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J Palliat Care. 2002 Spring;18(1):39-47.

End-of-life care for hematological malignancies: the 'technological imperative' and palliative care.

Author information

  • Department of Religion, School of History, Philosophy, Religion and Classics, University of Queensland, St Lucia, Queensland, Australia.

Abstract

Recent research indicates that hospice/palliative care practices have not yet been integrated into the care of patients with hematological malignancies. As research in relation to palliative care and hematological malignancies is in its infancy, many of the end-of-life care practices with these diagnostic groups are based on unexamined ideas. The findings presented in this article, which are taken from recent post-doctoral research on hematological malignancies and palliative care, make a contribution to documenting information on what is happening to patients and their families in this area. In particular, the findings provide insights on issues associated with the patient and carer awareness that the patient is dying, understanding of prognosis, and the desire to die at home. Such insights are placed in the context of descriptions of the patients' experience with treatment during the terminal stage.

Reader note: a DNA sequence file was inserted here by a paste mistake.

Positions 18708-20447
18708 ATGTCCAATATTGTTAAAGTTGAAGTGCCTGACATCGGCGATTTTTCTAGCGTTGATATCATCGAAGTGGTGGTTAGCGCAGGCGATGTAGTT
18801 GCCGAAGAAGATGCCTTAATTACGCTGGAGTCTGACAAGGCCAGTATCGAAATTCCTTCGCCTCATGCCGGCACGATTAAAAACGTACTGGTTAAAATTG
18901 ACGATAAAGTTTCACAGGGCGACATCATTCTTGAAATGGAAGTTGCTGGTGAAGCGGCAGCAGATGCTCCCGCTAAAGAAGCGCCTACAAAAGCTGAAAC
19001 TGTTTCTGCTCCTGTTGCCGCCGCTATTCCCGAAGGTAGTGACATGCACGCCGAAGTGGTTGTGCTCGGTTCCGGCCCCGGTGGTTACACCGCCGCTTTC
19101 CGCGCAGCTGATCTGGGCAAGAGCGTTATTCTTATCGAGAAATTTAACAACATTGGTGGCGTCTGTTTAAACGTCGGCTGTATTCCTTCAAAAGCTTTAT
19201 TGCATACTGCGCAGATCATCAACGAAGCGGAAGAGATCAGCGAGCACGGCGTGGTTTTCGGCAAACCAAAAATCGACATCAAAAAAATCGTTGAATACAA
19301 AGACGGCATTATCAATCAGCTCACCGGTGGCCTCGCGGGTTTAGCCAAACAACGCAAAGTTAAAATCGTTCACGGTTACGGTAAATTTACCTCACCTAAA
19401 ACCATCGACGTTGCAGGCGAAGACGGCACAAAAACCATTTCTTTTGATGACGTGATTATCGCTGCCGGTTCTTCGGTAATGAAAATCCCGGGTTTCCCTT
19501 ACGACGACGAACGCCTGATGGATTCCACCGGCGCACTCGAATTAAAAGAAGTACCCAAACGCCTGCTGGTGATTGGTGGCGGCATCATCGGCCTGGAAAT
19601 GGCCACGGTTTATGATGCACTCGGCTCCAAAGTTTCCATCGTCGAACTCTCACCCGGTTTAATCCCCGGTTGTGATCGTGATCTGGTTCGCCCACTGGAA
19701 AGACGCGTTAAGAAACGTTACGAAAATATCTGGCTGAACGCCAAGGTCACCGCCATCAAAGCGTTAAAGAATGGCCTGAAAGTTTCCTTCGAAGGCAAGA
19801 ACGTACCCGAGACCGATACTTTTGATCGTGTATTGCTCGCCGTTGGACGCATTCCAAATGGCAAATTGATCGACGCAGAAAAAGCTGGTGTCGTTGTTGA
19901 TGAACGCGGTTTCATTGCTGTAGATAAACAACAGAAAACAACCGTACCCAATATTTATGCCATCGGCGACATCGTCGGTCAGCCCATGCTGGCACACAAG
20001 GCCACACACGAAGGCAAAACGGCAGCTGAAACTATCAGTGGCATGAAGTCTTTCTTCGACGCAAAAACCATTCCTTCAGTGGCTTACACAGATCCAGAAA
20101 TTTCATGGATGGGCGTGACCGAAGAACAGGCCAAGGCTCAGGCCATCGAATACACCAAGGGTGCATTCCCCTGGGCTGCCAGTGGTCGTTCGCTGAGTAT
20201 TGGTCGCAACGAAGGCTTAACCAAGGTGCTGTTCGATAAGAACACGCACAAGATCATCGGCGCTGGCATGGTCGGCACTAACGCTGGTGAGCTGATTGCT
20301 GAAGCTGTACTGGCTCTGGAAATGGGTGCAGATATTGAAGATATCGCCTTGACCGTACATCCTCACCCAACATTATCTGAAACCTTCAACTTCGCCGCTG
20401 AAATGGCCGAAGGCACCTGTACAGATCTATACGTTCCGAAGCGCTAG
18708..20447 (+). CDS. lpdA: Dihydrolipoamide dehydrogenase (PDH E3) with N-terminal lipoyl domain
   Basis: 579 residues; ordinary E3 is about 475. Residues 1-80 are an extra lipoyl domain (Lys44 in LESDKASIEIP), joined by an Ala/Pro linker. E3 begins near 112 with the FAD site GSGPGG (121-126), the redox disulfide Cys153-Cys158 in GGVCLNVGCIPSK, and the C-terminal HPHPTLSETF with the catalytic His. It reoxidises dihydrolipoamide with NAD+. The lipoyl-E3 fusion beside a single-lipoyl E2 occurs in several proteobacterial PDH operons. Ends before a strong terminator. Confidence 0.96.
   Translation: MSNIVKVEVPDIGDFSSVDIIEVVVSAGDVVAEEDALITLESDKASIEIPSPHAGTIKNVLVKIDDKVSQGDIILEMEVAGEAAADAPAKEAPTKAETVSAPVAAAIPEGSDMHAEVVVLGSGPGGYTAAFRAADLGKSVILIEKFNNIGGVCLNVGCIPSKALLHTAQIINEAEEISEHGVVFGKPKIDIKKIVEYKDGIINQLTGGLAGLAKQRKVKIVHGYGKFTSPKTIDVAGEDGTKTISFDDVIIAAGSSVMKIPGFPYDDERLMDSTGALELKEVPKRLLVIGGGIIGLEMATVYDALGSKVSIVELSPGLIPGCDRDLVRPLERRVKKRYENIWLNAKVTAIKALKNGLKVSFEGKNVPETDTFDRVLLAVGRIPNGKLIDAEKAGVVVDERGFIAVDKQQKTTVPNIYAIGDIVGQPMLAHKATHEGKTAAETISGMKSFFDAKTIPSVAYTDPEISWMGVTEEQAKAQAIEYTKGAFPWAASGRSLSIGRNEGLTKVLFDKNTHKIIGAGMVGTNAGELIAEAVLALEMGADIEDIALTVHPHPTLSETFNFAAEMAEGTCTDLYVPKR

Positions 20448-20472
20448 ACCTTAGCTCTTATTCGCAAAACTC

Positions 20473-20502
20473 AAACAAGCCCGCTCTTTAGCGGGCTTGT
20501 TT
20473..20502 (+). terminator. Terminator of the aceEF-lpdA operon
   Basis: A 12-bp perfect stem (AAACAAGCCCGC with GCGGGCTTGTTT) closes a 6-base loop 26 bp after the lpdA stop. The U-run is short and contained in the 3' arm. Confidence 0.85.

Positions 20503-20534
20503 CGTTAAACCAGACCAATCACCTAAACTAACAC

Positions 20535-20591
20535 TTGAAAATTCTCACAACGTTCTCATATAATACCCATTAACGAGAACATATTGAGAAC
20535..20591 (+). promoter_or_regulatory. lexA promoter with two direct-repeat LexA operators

PMID:
12001402
[PubMed - indexed for MEDLINE]
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